- Where we could be wrong is that Financials might already discount all of the strong 2013 earnings growth, and that q4 ’13 turns out to be weaker earnings growth, low-single-digits. How Financials trade around q3 ’13 earnings starting mid-October is key, but we think the worst is in the stocks already.
- I’d like to see the forward 4-quarter growth rate estimate start to track higher again after its pause the last 3 weeks. A number over 8% by mid-October would be a good sign;
If you read only one article this weekend, this piece from Jeff Miller at “A Dash of Insight” should be it. Fantastic piece on asset allocation, and how fixed-income allocations, help manage risk in a diversified portfolio. ( A topic well understood by institutional investors, but maybe not individual or retail investors.)
Good call by Ryan Detrick on this week’s SP 500 action, although down 1.06% this week for the key benchmark is hardly something to fret over.
Bullish Treasury sentiment per Detrick is at 26%, lowest in quite some time. IEF and TLT up 0.55% and 1.55% this week, respectively.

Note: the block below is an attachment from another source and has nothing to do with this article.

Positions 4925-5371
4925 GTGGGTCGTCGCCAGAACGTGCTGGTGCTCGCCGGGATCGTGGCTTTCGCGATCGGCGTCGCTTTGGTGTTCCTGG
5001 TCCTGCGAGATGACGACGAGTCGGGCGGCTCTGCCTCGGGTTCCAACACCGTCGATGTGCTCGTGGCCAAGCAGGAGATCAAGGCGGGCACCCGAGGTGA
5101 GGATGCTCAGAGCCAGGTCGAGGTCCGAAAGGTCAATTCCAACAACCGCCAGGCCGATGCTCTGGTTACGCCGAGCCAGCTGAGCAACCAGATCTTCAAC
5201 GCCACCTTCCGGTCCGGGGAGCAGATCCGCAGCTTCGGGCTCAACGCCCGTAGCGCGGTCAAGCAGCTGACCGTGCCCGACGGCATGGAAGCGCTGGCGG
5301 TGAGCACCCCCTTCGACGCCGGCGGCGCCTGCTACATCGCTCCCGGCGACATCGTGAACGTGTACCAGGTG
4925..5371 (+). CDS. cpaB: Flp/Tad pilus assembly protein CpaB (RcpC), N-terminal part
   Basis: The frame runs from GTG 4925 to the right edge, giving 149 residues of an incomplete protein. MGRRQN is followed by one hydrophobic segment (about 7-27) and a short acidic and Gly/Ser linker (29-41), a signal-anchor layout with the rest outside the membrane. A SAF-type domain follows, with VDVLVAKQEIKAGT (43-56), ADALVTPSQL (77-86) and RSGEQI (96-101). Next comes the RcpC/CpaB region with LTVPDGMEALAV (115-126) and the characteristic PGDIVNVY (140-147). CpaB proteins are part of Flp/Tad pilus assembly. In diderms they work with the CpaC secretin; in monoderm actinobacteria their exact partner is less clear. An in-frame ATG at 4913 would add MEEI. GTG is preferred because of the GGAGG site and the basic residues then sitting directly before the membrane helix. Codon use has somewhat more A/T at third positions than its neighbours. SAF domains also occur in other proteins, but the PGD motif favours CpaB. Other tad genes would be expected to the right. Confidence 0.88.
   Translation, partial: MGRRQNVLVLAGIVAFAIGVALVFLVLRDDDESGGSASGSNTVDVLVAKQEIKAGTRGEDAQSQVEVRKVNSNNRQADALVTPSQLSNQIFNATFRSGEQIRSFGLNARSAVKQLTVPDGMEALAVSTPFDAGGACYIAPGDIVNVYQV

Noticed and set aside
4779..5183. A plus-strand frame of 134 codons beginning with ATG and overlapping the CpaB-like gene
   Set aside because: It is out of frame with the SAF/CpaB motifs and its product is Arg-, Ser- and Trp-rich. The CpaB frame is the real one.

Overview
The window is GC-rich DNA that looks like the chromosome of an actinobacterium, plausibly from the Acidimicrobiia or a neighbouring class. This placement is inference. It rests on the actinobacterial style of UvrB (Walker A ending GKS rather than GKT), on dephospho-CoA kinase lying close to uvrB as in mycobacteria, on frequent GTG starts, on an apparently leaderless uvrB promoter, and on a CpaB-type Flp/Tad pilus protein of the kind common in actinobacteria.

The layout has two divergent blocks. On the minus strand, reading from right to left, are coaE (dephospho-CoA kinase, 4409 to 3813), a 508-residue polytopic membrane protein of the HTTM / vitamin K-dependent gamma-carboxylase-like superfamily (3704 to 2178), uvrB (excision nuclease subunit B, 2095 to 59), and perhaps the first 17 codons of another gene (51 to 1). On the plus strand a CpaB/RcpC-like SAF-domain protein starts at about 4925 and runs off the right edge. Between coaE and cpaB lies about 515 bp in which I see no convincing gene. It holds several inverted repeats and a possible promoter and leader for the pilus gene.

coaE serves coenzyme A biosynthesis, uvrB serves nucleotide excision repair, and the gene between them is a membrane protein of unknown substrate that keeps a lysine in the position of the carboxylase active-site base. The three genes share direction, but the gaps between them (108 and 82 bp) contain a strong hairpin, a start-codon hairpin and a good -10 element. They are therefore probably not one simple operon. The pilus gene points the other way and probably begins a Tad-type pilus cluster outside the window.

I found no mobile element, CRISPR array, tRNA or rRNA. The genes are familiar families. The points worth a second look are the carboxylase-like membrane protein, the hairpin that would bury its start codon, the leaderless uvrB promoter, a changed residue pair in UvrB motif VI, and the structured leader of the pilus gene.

From Norm Conley, stock market sentiment still supportive of a decent q4 ’13 rally. Bespoke, which publishes some of the best market data and analysis on the Street, noted in this weekend’s research piece that AAII bullishness fell 9 points last week, from 45.11% to 36.05%, the largest drop since August 1. For me, this continues to be the defining trait about this record bull-market rally: it takes a very small decline in stock prices to trigger large changes in sentiment. Investors turn bearish very quickly, and as long as this characteristic lasts, we think the equity bull market still has room to run, i.e the complete absence of irrational exuberance.
Guess I better stop blogging. Some truth to this, found on Josh Brown’s blog.
Gary Morrow (@garysmorrow) worries about BAC here in this chart, but I checked EPS estimates and there is still an upward bias, albeit a gentle slope. There is better near-term growth in other financial stocks. Still long BAC, and that won’t likely change.
Morrow and a few California hedge-fund buddies have started blogging at www.ThisWeekOnWallStreet.com. Good technical analysis. Check it out.